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Infertility Diagnosis

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Infertility is a disease, and if you have been diagnosed, you are not alone. According to The Center for Disease Control and Prevention, more than 7.3 million Americans, or 1 in 8 couples of childbearing, age are infertile.

It is important to see a specialist, such as a Reproductive Endocrinologist or urologist, or in some cases your OB/Gyn for a complete fertility work-up and diagnosis.

Endometriosis

Endometriosis is a disorder of the female reproductive system in which endometrial tissue (the normal lining of the uterus) is found outside the uterine cavity. An estimated three to five million American women of reproductive age suffer from endometriosis.

Luteal Phase Defect

Abnormalities in endometrial development -- luteal phase defect (LPD) - are associated with infertility and early miscarriage. Luteal phase defect occurs when the endometrium is inadequately prepared, either because the secretion of progesterone by the ovary is below normal or because the endometrium isn't responding to the normal stimulation by progesterone.

Male Factor

30% of infertility is due a male problem such as structural abnormalities, sperm production disorders, ejaculatory disturbances and immunologic disorders.

Multiple Miscarriage

Miscarriage can leave you with deep- rooted feelings of loss and sorrow. These feelings must be confronted and dealt with, not suppressed, as is often urged by friends and family. It is important to take action and see an infertility specialist if you have experienced 2 or more miscarriages.

Ovulatory Disorders

Approximately 30% of female infertility problems are the result of ovulation disorders. There are many factors that can affect ovulation. In this section we will discuss mainly pituitary causes.

Polycystic Ovarian Syndrome (PCOS)

PCOS is a very common hormone disorder in women, a leading cause of infertility, and one of the most underdiagnosed diseases in the United States. PCOS is characterized by a myriad of seemingly unrelated symptoms and may include irregular or absent periods, lack of ovulation, weight gain, acne, excessive facial hair and infertility. Even more serious, women with PCOS may be at higher risk for developing cardiovascular disease, Type 2 Diabetes, and endometrial cancer, especially if PCOS is left untreated.

Poor Responder

The term poor responder has been used to define women who require large doses of stimulation medications and who make less than an optimal number of eggs. There is no uniform definition of poor responders, but many clinics have used a cutoff of less than four mature oocytes at the time of hCG or a peak estradiol of less than 500.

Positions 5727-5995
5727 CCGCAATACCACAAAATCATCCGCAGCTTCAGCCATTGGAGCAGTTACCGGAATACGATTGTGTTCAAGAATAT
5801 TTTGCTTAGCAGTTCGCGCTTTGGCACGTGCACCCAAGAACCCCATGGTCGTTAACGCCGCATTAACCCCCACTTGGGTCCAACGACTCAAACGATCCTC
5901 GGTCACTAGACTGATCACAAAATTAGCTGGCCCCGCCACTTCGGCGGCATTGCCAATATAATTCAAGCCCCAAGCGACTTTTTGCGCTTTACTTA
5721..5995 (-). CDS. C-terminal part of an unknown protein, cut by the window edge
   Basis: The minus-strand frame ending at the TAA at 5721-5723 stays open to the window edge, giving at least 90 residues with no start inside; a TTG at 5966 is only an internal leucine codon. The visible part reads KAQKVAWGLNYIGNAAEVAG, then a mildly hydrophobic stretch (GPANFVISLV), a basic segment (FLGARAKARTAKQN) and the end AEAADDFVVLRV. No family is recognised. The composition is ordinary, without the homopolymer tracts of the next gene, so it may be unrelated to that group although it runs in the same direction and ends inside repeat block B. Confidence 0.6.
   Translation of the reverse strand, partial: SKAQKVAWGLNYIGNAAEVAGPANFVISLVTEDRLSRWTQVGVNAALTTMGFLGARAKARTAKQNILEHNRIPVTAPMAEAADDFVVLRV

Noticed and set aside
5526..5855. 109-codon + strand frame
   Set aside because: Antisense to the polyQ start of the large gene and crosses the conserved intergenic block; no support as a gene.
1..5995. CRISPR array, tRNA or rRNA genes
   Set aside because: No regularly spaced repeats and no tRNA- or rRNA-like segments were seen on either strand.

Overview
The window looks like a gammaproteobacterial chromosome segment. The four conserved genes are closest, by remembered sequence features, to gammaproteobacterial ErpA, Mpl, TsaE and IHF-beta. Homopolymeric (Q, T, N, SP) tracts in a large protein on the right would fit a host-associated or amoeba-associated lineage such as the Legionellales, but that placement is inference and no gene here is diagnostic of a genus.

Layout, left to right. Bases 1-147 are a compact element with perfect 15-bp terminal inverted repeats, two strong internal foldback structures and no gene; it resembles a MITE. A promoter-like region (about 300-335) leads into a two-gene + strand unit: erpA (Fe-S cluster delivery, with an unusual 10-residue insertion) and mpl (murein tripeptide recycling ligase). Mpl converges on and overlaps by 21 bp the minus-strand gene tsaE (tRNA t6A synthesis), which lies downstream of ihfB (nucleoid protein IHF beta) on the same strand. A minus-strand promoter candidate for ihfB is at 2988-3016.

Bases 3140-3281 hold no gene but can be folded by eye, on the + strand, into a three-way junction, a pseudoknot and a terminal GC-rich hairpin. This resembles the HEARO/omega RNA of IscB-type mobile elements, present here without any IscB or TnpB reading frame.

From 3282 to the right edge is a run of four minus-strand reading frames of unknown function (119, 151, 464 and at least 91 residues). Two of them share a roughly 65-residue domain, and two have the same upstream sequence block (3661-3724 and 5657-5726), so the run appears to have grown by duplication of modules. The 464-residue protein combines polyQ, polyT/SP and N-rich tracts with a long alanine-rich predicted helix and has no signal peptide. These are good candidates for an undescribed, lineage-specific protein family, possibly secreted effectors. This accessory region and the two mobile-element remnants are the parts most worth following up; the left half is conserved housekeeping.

Premature Ovarian Failure

Premature ovarian failure is defined as the cessation of menstrual periods before the age of 40. It occurs in 1 in 1,000 women between the ages of 15 and 29 and 1 in 100 women between the ages of 30 and 39. The average age of onset is 27 years. Premature ovarian failure can be both shocking and devastating as there are relatively few treatment options.

Secondary Infertility

Although many Americans are affected by the painful experience of secondary infertility, it generally remains an unacknowledged and invisible condition. Secondary infertility is defined as the inability to become pregnant, or to carry a pregnancy to term, following the birth of one or more biological children.

Unexplained Infertility

Approximately one in five couples will experience unexplained infertility despite completing a full infertility work-up. The emotional response to hearing, "There is no apparent reason for your infertility" can be difficult, maddening and frustrating. Fortunately, there are many options available for the couple diagnosed with unexplained infertility.

Uterine Factors

Abnormalities of the uterus can have a significant impact on the ability of a woman to conceive and to carry a pregnancy successfully. Some women have an abnormally developed uterus from birth (congenital) while others may develop a uterine problem due to infection or surgery (acquired).

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This section of the RESOLVE website is made possible in part by support from The Ronald O. Perelman and Claudia Cohen Center for Reproductive Medicine at Weill Cornell Medical College.